Painter proving that sports, art can mix nicely

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Painter proving that sports, art can mix nicely


Jin Meyerson stands in front of his painting titled “Fever Pitch,” 2009, 250x350cm, oil and acrylic on canvas. Provided by Arario Seoul

The sports and art worlds typically mix together about as well as water and oil.

While baseball fans would rather spend a Sunday afternoon gulping Cass and munching hot dogs at a ballpark, the art crowd can be found sipping wine and nibbling cheese in the cool confines of a gallery.

American painter Jin Meyerson, however, tries to bring the two sides together, depicting the excitement and passion of sports in a whirlpool of swirling colors sure to catch any art lover’s eye.

Meyerson’s first solo exhibition is currently on display at the Arario Seoul gallery in the central part of the city under the title “Forecast.” The Arario Cheonan in South Chungcheong will host a separate Meyerson exhibition on Sept. 18.

A total of 20 canvas works will be on display at the two galleries, including “Fever Pitch” and “Cold Sweat” at Arario Seoul and “The Death of Water” and “New Pilgrims” in Cheonan. Meyerson spent the past three months in a studio on Jeju Island provided by Arario, working on the paintings for the exhibitions.

The artist’s works are based on images from magazines and other cultural and entertainment mediums, ranging from CNN to Sports Illustrated. He sketches out scenes first and then distorts, tears apart, rearranges and fills them with psychedelic colors.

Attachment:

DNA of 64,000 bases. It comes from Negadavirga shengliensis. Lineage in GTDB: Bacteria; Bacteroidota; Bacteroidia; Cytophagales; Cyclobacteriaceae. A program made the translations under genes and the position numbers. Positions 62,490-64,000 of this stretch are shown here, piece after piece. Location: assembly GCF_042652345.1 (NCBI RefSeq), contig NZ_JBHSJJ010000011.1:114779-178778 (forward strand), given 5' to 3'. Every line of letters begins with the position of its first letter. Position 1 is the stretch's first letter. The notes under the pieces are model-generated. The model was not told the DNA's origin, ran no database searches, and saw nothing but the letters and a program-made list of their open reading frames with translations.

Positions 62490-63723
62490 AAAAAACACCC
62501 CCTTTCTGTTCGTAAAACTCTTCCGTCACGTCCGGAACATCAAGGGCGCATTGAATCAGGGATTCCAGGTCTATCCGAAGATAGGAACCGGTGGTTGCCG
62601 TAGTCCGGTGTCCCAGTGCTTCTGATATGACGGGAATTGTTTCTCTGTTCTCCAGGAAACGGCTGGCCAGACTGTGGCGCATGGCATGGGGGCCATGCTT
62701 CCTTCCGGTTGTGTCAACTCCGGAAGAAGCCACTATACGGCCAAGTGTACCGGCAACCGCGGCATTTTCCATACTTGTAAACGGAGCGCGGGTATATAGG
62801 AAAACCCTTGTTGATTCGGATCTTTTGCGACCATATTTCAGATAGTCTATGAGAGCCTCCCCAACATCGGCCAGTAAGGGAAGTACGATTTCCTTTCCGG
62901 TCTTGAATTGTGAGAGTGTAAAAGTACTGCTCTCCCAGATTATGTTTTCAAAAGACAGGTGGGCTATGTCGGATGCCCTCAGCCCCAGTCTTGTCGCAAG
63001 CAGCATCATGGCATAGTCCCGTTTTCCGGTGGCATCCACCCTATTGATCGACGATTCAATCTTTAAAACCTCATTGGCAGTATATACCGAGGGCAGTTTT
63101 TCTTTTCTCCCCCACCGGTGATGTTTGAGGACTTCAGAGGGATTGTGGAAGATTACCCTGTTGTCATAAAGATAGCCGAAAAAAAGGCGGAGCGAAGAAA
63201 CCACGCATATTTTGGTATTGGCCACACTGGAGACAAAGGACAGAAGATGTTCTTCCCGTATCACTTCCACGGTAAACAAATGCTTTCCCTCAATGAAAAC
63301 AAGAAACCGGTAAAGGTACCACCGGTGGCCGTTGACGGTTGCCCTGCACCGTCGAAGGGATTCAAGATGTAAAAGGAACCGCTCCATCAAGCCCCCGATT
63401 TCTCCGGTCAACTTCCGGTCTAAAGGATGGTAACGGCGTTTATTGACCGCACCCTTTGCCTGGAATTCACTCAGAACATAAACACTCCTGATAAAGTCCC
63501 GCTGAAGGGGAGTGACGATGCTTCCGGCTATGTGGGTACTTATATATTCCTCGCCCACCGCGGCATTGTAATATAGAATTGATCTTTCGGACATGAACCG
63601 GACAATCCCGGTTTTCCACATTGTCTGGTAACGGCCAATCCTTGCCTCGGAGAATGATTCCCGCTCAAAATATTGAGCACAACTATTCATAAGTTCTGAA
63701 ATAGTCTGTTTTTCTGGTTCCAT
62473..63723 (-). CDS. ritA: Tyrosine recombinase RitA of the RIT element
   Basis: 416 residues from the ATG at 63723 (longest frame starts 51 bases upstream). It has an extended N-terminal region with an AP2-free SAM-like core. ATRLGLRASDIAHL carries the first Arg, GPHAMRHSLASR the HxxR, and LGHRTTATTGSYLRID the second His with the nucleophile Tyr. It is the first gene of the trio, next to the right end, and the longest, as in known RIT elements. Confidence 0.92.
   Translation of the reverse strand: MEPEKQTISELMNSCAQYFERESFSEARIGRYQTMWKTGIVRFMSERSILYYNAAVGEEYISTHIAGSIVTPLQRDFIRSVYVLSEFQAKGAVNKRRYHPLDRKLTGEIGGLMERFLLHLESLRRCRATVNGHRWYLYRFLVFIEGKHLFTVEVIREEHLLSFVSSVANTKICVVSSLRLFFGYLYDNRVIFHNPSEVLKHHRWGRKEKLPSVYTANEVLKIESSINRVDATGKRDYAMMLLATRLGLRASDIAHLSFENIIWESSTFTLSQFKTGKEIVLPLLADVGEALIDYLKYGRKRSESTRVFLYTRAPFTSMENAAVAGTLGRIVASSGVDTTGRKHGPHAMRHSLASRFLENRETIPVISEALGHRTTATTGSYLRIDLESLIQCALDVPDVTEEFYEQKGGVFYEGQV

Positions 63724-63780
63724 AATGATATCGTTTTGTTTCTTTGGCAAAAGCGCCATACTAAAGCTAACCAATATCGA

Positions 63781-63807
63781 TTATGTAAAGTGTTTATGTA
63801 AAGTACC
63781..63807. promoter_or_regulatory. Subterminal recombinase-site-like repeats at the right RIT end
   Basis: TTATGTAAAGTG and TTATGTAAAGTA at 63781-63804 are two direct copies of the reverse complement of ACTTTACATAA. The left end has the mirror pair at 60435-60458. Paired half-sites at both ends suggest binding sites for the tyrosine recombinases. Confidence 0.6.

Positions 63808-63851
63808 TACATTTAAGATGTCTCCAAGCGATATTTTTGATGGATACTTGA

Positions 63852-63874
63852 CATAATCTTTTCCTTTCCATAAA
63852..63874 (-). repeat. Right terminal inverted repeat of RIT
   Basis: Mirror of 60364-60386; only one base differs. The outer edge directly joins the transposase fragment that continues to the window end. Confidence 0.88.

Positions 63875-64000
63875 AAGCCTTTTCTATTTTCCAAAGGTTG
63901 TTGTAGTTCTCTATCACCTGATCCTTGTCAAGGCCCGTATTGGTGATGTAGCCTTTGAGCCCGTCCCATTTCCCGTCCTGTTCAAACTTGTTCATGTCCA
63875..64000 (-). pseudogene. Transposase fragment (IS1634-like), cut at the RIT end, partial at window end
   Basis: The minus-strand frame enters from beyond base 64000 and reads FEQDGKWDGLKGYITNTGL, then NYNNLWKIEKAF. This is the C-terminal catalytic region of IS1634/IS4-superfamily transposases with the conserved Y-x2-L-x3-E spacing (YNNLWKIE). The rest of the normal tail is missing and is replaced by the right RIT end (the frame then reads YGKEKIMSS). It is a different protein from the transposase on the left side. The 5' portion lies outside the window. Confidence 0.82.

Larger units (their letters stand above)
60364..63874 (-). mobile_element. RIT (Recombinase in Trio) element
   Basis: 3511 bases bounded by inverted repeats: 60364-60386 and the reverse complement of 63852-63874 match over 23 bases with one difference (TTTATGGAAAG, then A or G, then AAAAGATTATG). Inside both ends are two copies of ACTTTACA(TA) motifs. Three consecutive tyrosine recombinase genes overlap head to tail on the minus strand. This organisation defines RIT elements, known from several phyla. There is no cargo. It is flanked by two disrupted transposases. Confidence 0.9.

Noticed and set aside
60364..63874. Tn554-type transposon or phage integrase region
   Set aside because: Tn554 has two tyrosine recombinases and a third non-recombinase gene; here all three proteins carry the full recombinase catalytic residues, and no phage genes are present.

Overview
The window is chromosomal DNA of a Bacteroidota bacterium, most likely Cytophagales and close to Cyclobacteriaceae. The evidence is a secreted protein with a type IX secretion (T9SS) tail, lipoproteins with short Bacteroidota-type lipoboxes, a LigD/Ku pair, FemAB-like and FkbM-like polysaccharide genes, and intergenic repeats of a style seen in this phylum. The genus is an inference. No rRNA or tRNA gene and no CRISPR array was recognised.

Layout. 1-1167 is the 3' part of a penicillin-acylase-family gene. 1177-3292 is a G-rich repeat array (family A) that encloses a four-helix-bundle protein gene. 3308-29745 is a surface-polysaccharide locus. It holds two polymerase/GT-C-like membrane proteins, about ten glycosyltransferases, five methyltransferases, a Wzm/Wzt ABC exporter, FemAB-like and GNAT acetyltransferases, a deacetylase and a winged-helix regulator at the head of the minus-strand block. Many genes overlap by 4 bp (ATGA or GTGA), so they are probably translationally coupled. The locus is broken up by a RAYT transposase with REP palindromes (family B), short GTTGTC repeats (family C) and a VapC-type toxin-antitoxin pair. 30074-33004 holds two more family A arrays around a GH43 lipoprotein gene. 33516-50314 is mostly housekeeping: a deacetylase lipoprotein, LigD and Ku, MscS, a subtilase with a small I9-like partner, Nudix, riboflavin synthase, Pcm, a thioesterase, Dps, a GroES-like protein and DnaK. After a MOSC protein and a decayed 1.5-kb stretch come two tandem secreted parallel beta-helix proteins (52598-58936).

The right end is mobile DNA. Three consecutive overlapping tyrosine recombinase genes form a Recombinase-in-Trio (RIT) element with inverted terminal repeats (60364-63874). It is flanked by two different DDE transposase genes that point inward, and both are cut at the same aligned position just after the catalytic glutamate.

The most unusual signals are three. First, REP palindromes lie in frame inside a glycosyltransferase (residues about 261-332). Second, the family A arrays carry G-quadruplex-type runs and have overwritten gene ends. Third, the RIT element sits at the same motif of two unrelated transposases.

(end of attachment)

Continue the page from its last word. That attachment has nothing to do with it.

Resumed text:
“A lot of times, I visualize it immediately,” Meyerson said.

Both his subject matter and his technique are characterized by jolting, hyperactive motions, jarring colors and intense details that drag viewers’ eyes back and forth across the paintings. The portrayal is often severely skewed by the inclusion of a turbulent vortex. Meyerson’s works induce a powerful - sometimes violent - sensation and a rush of adrenaline by using images of forces that lie beyond human control.

“I was 24 years old when I chose to select sports as a subject,” Meyerson said recently at a press conference in Seoul. “I wanted something as inartistic as possible to articulate the worst things about art: inaccessibility and pretentiousness.”

Asked why he distorted the images, Meyerson said, “Art is not about painting what we see. What is important is how we see it. Distortion affects the way we see it.”

In addition to his sports-centered pieces, Meyerson also focuses on depicting the issues surrounding us today, such as how the psychology of people and the appearances of cities and landscapes changed through massive industrialization.

Meyerson was born in Incheon in 1972. Later, he was adopted by American parents and grew up in rural Minnesota before pursuing his education in fine arts.

Currently, his works are part of public collections of the Solomon R. Guggenheim Museum, the Chelsea Art Museum and the Philadelphia Museum of American Art as well as private collections across Europe.

The exhibitions in both Seoul and Cheonan continue till Oct. 25. Hours are 11 a.m. to 7 p.m. every day, except for Mondays. For information on the Arario Seoul exhibit, call (02) 723-6190; for Cheonan, call (041) 551-5100. Or visit

By Limb Jae-un []
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